|Here are the five activity LEDs on the front edge.|
If you expected that the keyboard would be hard to use, you were wrong. With 19mm keys, the system is easy to type on, although the 1.5mm of key travel is a bit skimpy, and the spacebar is anemic. The silver touchpad has smooth action but lacks a scroll key.
As good as the design is, there are some first-round glitches that mar an otherwise superior effort. First, the screen is 1.8mm below the surrounding bezel, so the writing experience is awkward at times compared to those tablets that place the screen and frame at roughly the same level. In addition, aside from the LAN, modem, and external monitor ports, the other slots aren’t covered, and the pen occasionally skips when writing quickly. Finally, the Portege 3505’s speaker sounds pretty good when the system is in notebook mode, but as a tablet, the speaker is covered and muffled.
It’s what’s inside that counts, Mom always said, and the Portege 3505 puts many other tablets to shame with a 1.3-GHz Pentium III-M processor (a third faster than most tablets), 512 MB of RAM (twice that of most tablets), and a 40-GB hard drive (double the capacity of its competitors). With a 12.1-inch XGA screen, there’s plenty of room to work, and the system effortlessly rotates its orientation at the touch of a button. A Trident CyberAlladdin-T graphics accelerator with 16 MB of RAM controls the screen, which was lightning fast and smooth.
You’ll find ports aplenty, with connections for audio, an external monitor, a LAN, and a modem. In a move that shows Toshiba’s engineering prowess, the Portege 3505 has a pair of USB 2.0 ports (see Figure E); the rest of the Tablet PCs use the slower USB 1.1.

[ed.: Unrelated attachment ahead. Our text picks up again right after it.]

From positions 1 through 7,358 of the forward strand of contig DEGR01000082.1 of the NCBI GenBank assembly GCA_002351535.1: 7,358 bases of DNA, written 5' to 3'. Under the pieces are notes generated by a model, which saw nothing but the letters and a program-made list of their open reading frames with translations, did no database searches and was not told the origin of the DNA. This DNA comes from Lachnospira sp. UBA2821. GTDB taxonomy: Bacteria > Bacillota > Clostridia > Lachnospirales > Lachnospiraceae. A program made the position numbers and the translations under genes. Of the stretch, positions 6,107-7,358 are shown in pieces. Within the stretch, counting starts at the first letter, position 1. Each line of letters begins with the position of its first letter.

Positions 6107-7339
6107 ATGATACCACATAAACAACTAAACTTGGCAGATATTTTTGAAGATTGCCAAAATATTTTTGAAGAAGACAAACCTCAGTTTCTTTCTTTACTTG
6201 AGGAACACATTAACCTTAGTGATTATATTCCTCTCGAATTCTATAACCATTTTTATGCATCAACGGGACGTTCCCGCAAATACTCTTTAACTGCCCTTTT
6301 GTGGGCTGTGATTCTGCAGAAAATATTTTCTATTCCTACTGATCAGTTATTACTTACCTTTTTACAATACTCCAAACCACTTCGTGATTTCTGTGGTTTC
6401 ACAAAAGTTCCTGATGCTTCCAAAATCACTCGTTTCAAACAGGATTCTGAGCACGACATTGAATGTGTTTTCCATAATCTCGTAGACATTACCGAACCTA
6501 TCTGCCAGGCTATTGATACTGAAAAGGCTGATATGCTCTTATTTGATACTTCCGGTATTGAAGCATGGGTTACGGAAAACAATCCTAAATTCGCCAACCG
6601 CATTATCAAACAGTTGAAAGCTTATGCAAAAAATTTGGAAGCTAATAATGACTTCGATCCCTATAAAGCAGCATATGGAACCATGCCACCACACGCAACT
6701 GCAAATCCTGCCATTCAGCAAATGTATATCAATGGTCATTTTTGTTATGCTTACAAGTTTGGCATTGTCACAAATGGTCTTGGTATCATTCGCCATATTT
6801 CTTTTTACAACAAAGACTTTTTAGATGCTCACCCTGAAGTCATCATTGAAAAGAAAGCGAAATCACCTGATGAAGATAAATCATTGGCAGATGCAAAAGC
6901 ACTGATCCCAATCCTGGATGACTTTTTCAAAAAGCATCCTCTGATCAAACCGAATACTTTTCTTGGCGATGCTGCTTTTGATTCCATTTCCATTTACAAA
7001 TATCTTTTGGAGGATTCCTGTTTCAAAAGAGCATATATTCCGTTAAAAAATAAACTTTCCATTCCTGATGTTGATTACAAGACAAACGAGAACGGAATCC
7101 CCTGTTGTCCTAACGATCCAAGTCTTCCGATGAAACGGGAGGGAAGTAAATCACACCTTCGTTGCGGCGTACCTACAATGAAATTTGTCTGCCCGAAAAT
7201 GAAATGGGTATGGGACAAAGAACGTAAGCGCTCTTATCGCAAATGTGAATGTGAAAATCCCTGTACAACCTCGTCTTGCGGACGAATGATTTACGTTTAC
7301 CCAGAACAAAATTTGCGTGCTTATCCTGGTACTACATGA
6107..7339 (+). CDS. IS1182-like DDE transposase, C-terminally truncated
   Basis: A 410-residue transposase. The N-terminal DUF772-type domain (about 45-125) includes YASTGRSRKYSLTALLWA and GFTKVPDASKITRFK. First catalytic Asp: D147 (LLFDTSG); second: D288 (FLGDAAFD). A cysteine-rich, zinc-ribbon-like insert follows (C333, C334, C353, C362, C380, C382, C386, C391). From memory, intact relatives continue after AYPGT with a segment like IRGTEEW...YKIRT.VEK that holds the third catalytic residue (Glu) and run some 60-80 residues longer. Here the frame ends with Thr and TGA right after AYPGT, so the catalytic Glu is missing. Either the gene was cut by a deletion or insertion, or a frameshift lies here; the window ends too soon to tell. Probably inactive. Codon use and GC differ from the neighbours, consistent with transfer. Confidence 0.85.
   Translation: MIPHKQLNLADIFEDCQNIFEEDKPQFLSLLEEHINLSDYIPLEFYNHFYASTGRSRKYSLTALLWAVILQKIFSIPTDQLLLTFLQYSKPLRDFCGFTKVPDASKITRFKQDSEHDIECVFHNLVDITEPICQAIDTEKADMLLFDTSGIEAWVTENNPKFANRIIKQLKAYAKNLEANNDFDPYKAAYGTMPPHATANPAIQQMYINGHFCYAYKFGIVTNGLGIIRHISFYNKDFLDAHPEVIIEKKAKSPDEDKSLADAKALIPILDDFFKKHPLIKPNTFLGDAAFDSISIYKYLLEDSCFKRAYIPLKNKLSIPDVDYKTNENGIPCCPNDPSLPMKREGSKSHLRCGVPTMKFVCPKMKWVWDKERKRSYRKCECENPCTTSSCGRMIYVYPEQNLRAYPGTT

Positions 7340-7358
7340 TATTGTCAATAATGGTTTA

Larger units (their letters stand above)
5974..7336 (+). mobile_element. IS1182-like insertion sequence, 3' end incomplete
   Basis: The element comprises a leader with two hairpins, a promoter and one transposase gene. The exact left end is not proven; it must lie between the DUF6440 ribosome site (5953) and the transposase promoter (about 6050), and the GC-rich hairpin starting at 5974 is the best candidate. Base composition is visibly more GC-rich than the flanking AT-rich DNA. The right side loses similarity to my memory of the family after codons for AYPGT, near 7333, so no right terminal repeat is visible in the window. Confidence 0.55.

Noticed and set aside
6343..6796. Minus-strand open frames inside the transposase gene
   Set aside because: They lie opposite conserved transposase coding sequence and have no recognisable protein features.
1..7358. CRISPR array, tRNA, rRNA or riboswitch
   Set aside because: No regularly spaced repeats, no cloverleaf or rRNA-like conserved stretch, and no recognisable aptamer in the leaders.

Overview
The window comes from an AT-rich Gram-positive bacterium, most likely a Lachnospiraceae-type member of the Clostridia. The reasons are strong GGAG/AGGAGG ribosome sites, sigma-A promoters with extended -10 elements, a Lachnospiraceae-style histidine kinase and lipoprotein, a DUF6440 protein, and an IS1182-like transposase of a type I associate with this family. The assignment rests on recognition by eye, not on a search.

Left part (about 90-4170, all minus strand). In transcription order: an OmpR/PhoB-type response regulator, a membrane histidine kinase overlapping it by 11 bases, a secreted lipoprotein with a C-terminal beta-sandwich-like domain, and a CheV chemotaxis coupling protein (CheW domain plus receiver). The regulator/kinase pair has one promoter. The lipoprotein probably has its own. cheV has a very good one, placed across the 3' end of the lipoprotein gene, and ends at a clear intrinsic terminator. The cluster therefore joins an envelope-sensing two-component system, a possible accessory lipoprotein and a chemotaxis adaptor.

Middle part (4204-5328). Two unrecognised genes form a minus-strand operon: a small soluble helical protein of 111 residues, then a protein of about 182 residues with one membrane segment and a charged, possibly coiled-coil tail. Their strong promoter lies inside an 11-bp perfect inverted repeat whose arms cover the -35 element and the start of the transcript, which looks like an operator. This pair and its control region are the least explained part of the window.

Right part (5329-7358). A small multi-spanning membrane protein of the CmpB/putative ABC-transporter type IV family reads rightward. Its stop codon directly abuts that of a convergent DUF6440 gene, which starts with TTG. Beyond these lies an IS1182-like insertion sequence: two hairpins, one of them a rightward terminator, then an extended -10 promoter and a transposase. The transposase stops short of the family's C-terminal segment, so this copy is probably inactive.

|Here is the screen, swiveled around to the back, where you can see the Portege’s two USB 2.0 ports.|
For those who use a digital camera or portable MP3 player, the Portege 3505 may be a godsend. Like the other tablets, it has a PC Card slot. But unlike the others, it can use CompactFlash and postage-stamp-size Secure Digital cards, as shown in Figure F.
|Here is the Secure Digital slot and the wireless on/off switch.|
To say the least, software is scant on this system. All that comes with the Portege 3505 is Windows XP Tablet Edition and a few Toshiba utilities.
With a faster processor and larger hard drive than its competitors, and shared graphics memory, the Portege 3505 was, not surprisingly, the fastest system on CNET Labs’ performance tests, though not by the margin that we expected. It also boasted a class-leading Wi-Fi range of 100 feet and successfully translated 93 percent of the words we dictated on more informal tests.
Mobile application performance
The Toshiba Portege 3505, with a 1.3-GHz Pentium III-M processor and 512 MB of RAM, was the fastest machine in a recent CNET roundup of Tablet PCs (see Table A). But considering its processor, we expected it to score higher. Instead, it beat the Fujitsu Stylistic ST4000 by only one point, though the Fujitsu is 500 MHz slower. The Portege 3505’s lackluster performance can be attributed to its Trident CyberBlade XAi1 graphics controller, which uses 16 MB of main system memory as video RAM.